May 26, 2017 | By Dina Smeltz

The Urban-Rural Divide?

Headlines have made it seem like urban and rural voters are worlds apart. But what about actual policy preferences? Are Americans as divided along geographic lines when it comes to key foreign policy matters as their voting patterns suggest? And where do the suburbs--the community type which more than half of Americans call home--fit in to the urban-rural divide? 

A new Council report based on results from the 2016 Chicago Council Survey shows that the answer is mixed. On foreign policy issues that exert concrete effects in people's everyday lives, like immigration and international trade, there are clear divides along urban-suburban-rural lines. On more abstract issues, like America's role in the world, the American public is broadly in aligned.

Explore the full results here

 

About

The Chicago Council on Global Affairs highlights critical shifts in American public thinking on US foreign policy through public opinion surveys and research conducted under the Lester Crown Center on US Foreign Policy. 

The annual Chicago Council Survey, first conducted in 1974, is a valuable resource for policymakers, academics, media, and the general public. The Council also surveys American leaders in government, business, academia, think tanks, and religious organizations biennially to compare trends in their thinking with overall trends. And collaborating with partner organizations, the survey team periodically conducts parallel surveys of public opinion in other regions of the world to compare with US public opinion. 

The Running Numbers blog features regular commentary and analysis from the Council’s public opinion and US foreign policy research team, including a series of flash polls of a select group of foreign policy experts to assess their opinions on critical foreign policy topics driving the news.

Archive

| By Karl Friedhoff

America the Dangerous

The Trump administration has taken a hard line on China, but has failed to convince the American public or many allies to follow suit. Instead, publics around the world now see the United States as a major threat.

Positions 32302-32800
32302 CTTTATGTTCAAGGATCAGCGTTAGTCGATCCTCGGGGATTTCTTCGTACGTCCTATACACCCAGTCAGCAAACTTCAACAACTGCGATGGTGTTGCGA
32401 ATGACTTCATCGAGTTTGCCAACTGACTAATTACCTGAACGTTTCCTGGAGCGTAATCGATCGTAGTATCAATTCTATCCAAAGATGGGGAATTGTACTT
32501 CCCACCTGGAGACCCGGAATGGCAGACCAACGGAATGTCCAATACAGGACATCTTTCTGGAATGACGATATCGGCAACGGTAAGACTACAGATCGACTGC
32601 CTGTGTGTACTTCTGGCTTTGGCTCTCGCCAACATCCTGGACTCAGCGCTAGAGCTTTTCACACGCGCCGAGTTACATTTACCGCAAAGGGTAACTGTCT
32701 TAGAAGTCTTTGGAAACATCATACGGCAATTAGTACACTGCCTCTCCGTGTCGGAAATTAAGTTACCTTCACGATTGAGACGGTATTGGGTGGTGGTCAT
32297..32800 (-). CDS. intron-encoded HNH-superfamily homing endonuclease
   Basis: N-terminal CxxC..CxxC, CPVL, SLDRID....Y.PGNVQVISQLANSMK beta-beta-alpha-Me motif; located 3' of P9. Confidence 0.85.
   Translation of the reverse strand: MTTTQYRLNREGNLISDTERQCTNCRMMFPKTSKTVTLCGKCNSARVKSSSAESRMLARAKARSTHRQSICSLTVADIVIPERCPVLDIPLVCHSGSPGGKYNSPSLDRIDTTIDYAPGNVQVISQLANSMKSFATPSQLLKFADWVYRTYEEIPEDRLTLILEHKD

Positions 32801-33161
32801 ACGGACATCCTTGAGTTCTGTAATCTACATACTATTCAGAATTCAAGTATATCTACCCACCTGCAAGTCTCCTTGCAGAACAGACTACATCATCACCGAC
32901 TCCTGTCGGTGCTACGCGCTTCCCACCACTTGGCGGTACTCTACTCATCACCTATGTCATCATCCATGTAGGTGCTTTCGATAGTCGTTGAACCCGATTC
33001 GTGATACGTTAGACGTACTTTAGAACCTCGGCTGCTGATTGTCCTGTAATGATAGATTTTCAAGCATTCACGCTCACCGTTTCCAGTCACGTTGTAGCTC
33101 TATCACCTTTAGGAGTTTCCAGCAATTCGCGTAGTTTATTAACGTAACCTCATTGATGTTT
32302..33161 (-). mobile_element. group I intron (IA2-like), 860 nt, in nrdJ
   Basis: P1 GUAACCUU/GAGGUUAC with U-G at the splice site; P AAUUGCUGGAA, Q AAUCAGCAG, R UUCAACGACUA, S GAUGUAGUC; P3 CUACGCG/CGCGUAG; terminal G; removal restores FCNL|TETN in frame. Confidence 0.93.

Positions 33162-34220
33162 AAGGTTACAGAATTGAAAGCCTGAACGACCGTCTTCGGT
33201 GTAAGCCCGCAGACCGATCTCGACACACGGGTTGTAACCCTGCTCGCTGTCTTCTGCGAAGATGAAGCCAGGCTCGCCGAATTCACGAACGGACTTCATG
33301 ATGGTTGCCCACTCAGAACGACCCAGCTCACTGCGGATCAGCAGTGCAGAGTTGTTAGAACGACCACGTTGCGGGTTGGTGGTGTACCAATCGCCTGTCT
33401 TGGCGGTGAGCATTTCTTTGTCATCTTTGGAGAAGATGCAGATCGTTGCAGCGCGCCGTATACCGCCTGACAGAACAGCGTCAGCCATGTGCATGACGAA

| By Craig Kafura

2018: Year in Chicago Council Surveys

It's been a busy, eventful year around the world. Throughout 2018, the Council's polling team has captured public and opinion leader attitudes on some of the most pressing foreign policy issues, including US-Russia relations, American views of China, public support for internationalism and trade, and how the rising generation of Millennials think about American foreign policy.


| By Karl Friedhoff

Confidence in Congress Low

As the House becomes majority Democrat, there is low confidence among the American public for Congress--and several other institutions--to shape policies that benefit the United States.



| By Craig Kafura

Public Support for Foreign Aid Programs

Past surveys have found that Americans want to cut US spending on foreign assistance and dramatically overestimate how much the US spends on those programs. When asked to construct their own US budget in the 2018 Chicago Council Survey, Americans allocate far more than the US actually spends. 




| By James Drimalla

Bleak Outlook on US-Russia Relations

A new joint report by the Chicago Council on Global Affairs and the Levada Analytical Center finds experts have little hope for US-Russia relations in the near future.


| By James Drimalla

Millennials' Divergent Views on Global Affairs

Attitudes and beliefs frequently change from generation to generation and a new joint study from the Chicago Council on Global Affairs, CATO Institute, and Charles Koch Institute explores generational differences between the American public on foreign policy issues.



| By Karl Friedhoff

Consequences of Success on the Korean Peninsula

The April 27 inter-Korean summit was largely successful in the eyes of the South Korean public. It has created momentary trust in North Korea, and if that lasts, may lead the public to ask serious questions about the US-South Korea alliance.